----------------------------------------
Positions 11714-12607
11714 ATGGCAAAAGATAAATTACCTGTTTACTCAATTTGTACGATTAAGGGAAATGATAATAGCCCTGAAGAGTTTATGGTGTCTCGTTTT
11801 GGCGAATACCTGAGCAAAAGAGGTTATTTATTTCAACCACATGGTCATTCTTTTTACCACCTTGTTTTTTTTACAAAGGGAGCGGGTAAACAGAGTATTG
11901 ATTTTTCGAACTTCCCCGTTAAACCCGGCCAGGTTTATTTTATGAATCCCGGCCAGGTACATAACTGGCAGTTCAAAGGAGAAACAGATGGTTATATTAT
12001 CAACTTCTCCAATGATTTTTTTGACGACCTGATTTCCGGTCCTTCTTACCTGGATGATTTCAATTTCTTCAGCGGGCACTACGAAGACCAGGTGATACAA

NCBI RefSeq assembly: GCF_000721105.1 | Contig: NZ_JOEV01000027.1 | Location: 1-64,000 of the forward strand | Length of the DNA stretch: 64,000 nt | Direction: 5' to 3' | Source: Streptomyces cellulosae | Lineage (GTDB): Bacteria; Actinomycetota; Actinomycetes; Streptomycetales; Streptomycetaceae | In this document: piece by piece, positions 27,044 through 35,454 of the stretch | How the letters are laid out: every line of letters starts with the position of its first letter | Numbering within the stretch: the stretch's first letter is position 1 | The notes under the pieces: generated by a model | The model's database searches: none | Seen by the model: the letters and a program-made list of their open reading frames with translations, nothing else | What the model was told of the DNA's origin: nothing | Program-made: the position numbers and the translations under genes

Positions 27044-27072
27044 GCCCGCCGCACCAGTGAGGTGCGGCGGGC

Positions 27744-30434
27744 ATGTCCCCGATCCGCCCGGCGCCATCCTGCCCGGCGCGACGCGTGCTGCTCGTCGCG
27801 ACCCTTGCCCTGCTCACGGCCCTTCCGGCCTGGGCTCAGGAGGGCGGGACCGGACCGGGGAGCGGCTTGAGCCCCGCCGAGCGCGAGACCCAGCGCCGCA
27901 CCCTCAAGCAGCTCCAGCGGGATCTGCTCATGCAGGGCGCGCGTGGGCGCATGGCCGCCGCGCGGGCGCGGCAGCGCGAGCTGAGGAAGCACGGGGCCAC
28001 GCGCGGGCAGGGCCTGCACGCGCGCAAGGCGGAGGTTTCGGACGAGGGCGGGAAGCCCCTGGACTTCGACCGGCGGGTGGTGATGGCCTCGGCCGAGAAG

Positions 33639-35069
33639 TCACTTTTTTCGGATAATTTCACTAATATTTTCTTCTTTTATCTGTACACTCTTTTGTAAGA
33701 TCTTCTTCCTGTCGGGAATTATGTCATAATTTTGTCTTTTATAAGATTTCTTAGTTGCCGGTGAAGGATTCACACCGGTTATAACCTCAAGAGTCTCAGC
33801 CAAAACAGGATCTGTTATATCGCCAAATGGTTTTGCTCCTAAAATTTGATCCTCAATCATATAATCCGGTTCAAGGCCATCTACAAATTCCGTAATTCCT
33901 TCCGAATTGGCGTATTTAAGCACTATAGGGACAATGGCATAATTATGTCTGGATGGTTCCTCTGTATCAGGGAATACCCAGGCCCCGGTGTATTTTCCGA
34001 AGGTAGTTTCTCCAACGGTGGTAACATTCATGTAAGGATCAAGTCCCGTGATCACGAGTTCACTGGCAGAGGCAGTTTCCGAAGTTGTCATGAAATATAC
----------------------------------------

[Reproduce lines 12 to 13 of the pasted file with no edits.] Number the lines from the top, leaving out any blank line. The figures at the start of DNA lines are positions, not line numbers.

27901 CCCTCAAGCAGCTCCAGCGGGATCTGCTCATGCAGGGCGCGCGTGGGCGCATGGCCGCCGCGCGGGCGCGGCAGCGCGAGCTGAGGAAGCACGGGGCCAC
28001 GCGCGGGCAGGGCCTGCACGCGCGCAAGGCGGAGGTTTCGGACGAGGGCGGGAAGCCCCTGGACTTCGACCGGCGGGTGGTGATGGCCTCGGCCGAGAAG